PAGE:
Ever since Warner Bros. debuted Joker at the Venice Film Festival, the movie became a concern among many who believed it could inspire copycats in real life to incite violence. A lot was said about the film even prior to its global release and it eventually led to the studio and cast members avoiding press during its nearing release but star Joaquin Phoenix explains why.
Todd Phillips' Joker movie debuted this October in theatres with divisive responses from critics and moviegoers. But nonetheless, the R-rated movie, with an earning of over $988 million in box office worldwide was still acclaimed by many and is predicted to be an Oscar contender.
Unfortunately, its success also brought along an overwhelming amount of backlash such as the Aurora shooting victims voicing their concerns. It was also reported by the FBI that the film had become a target for a possible mass shooting.
The Joker's titular star recently sat down for an interview with the Los Angeles Times (via Comicbook) to answer several questions regarding the film. Phoenix eventually addressed the controversial criticism that the movie could inspire subjects in real life to commit acts of crime.
According to Phoenix, based on his research on the topic of mass shooting- the star feared adding fuel to the topic of debate by addressing it. The actor believed talking to the media could only inspire such acts to take place.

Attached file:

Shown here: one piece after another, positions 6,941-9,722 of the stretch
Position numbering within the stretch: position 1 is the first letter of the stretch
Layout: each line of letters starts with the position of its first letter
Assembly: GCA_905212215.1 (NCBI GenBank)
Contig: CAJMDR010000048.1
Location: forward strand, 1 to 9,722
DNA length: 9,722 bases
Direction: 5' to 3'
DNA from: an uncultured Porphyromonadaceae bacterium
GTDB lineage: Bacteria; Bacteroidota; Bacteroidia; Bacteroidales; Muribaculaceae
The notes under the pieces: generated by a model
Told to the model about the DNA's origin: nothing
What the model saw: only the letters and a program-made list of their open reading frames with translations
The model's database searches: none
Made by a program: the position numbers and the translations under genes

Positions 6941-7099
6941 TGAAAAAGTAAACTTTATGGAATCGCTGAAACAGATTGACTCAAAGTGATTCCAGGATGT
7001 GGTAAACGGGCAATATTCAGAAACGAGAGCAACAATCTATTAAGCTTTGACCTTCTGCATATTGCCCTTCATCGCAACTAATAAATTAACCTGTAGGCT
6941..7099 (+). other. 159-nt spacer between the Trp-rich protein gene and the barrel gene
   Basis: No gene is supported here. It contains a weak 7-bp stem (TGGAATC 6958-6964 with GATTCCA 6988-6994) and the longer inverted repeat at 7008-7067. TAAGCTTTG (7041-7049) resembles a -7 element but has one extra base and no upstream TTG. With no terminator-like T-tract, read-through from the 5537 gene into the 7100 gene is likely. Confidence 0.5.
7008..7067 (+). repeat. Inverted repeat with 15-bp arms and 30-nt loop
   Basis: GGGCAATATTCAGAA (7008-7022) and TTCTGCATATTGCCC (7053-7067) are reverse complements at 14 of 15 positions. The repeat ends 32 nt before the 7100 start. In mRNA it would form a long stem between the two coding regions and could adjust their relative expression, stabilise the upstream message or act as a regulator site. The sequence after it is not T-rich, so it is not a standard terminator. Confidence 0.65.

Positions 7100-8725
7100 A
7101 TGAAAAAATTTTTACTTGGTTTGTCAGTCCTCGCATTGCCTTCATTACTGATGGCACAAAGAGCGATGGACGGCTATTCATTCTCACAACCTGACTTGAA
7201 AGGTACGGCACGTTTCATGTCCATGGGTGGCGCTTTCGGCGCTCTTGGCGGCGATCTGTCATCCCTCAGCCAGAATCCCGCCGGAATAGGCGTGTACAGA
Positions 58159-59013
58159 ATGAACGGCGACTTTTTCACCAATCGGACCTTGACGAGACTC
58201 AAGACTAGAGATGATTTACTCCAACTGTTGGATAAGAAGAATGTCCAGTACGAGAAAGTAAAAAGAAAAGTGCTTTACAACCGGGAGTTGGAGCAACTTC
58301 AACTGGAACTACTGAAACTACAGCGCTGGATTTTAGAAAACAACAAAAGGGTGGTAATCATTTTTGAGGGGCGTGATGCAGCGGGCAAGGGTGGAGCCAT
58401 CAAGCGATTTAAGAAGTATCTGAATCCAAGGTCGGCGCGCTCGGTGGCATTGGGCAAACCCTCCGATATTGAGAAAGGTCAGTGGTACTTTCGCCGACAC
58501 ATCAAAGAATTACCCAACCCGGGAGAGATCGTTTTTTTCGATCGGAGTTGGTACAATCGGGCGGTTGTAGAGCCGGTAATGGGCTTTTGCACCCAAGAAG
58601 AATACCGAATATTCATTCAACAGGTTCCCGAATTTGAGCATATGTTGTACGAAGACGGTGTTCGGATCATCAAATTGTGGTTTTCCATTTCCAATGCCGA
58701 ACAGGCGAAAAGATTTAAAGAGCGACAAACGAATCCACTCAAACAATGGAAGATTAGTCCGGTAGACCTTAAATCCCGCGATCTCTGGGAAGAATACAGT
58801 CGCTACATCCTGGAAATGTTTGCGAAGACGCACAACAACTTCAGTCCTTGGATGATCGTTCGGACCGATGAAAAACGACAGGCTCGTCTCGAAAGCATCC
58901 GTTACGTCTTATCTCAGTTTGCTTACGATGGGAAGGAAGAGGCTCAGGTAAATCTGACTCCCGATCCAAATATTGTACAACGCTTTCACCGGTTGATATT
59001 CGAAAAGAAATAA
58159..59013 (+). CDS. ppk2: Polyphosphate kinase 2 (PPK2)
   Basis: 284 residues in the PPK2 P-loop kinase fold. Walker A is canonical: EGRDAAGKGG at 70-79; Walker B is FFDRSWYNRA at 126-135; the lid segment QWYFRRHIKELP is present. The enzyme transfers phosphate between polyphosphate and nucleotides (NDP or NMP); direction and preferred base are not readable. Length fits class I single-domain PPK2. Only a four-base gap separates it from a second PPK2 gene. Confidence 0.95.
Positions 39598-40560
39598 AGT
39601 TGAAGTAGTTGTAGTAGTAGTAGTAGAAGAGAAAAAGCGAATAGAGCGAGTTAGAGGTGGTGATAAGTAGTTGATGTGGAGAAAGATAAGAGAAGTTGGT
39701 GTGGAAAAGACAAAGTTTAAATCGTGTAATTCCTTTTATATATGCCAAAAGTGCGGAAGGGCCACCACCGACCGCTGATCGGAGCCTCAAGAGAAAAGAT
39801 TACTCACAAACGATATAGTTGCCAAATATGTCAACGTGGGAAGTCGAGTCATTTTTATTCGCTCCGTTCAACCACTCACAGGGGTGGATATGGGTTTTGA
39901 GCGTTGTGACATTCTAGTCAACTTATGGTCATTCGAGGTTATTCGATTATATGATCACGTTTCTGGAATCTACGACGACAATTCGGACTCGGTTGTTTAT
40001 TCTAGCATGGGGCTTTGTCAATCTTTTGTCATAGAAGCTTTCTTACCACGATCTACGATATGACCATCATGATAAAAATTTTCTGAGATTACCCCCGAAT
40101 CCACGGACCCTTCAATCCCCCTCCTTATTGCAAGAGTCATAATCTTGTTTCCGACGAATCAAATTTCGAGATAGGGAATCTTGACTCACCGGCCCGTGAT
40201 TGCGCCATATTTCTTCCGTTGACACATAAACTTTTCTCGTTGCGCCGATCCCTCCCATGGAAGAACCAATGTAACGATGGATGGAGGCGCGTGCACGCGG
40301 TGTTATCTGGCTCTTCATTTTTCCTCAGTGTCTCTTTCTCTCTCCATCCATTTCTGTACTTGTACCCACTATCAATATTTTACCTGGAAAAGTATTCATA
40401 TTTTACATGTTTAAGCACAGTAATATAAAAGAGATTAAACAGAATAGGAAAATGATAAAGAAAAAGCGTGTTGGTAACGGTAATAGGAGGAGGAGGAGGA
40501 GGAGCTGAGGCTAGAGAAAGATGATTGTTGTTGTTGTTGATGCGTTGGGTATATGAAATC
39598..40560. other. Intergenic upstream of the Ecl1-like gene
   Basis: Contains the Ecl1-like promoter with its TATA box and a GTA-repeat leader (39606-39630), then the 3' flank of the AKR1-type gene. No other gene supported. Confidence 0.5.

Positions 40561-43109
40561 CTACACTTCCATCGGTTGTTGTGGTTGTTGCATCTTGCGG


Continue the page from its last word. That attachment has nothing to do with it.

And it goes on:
"It was an awkward position to be in because I thought, 'Well, I can't address this because this is the thing that is potentially part of the problem — that's precisely what you shouldn't do,'" Phoenix explained. "So it suddenly seemed like I was being evasive and trying to avoid this topic because it made me uncomfortable. But really I was thinking, 'This is the very thing that would excite this kind of personality.' "
Phoenix as well as the director both strongly clarified that the movie was never meant to glorify the character's behaviour but rather connect with the audience in showing a lack of empathy. In fact, the film even shines a light on mental illness and particularly, a real-life disease known as pathological laughter. Joker is in theatres worldwide.